By Shingai Nyoka

HARARE, March 17 — The number of Zimbabweans facing hunger this year is higher than previously expected as the country’s food security deteriorates.

Late rains, drought and floods have caused widespread crop failure around the country and Zimbabwean Vice-President Emmerson Mngangagwa has said that the authorities are mobilising funds to import grain to avert hunger.

Farmer Tsitsi Paradza and her husband sank all their money into their maize crop and now that its nearly time to harvest, they have nothing to eat. “Last year we harvested one tonne of maize, but that is all gone. This year, from what we can see, there is no food, these are just stalks, and we are going to experience famine,” says Paradza.

During the previous best of times and even before the country’s land reforms, the government looked to communal farmers to feed the nation. Now the tables are turned and this season many of the farmers will be looking to the government for food.

Traditionally, Zimbabwe’s rural population had needed food aid in the lean season between January and March, just before the harvest.

The report of the Zimbabwe Vulnerability Assessment Committee (ZimVAC), had forecast that 600,000 people would need assistance, down from 2.2 million in 2014.

However, floods in the northwest, coupled with late rains and drought in the south, have wiped out about 300,000 hectares or close to a fifth of the crop of maize, the country’s staple food.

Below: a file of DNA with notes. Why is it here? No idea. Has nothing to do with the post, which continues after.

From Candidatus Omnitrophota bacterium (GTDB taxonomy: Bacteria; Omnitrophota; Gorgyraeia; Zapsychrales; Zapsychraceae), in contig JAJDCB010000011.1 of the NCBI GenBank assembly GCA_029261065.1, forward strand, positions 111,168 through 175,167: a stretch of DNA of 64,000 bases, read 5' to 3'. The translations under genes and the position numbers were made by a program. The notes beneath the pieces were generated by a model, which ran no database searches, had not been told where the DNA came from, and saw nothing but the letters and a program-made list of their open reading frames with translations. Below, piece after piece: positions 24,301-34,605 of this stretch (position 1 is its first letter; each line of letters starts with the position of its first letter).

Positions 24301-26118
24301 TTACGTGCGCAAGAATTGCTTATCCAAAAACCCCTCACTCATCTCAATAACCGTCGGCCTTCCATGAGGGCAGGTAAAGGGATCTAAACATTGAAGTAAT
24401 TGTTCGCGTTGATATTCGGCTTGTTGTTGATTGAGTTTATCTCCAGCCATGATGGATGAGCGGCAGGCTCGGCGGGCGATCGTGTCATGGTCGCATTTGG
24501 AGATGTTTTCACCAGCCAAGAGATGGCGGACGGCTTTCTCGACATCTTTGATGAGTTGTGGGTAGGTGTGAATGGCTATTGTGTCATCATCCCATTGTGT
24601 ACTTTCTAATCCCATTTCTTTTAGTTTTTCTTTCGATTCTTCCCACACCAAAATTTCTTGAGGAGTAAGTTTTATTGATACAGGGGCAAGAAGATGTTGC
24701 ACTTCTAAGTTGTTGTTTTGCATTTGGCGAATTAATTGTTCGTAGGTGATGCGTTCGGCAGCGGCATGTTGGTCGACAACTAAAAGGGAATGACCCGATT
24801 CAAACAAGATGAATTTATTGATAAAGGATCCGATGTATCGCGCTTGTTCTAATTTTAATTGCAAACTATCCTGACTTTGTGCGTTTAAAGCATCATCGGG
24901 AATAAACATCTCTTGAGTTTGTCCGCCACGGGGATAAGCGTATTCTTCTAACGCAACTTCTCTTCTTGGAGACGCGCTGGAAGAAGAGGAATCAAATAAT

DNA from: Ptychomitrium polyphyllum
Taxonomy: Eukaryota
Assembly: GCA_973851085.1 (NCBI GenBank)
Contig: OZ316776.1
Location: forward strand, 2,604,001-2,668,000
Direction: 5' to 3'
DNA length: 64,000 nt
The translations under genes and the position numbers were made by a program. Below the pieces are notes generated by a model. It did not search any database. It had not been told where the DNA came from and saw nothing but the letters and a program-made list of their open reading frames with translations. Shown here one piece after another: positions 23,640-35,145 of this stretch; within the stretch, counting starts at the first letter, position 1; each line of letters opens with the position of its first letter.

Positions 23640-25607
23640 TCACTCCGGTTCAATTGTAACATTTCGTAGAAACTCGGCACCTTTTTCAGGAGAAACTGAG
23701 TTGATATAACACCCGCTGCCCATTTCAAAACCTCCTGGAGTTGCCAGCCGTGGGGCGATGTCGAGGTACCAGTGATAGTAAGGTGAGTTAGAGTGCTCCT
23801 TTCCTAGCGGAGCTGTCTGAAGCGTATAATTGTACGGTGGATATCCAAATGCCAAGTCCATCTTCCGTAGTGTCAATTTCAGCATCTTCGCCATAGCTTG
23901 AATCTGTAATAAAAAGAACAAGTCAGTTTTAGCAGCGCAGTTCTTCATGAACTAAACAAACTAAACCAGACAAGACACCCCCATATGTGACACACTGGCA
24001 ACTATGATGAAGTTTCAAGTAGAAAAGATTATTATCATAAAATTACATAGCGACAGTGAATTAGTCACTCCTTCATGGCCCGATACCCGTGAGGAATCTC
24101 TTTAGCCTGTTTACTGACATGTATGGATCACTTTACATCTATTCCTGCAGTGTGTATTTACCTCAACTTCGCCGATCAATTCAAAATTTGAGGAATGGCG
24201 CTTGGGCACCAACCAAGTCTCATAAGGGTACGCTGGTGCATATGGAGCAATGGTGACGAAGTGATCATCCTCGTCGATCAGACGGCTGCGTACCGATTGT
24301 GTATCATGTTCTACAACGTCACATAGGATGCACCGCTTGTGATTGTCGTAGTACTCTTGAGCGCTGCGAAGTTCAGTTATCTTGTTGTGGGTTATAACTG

Some provinces report that 70 per cent of the crops have been wiped out and that many people will need aid in April, a time they were supposed to be able to feed themselves, and it is not just this harvest that is in doubt.

If nothing comes out of this crop, next season will also be in jeopardy. “I had to replant twice and wasted 12 bags of fertilizer and 120 US dollars hiring cattle to plough the land. Will I get that money back? I think not,” says farmer Amai Bango.

The national weather centre says the rainy season is over but many are hopeful that there will be some rain so they can save some of their crop.

The Southern African region is already in distress. Malawi, which has been affected by floods and even South Africa are likely to need to import maize as it increasingly becomes clear that the Zambian communal farmers are the hope for the region this season.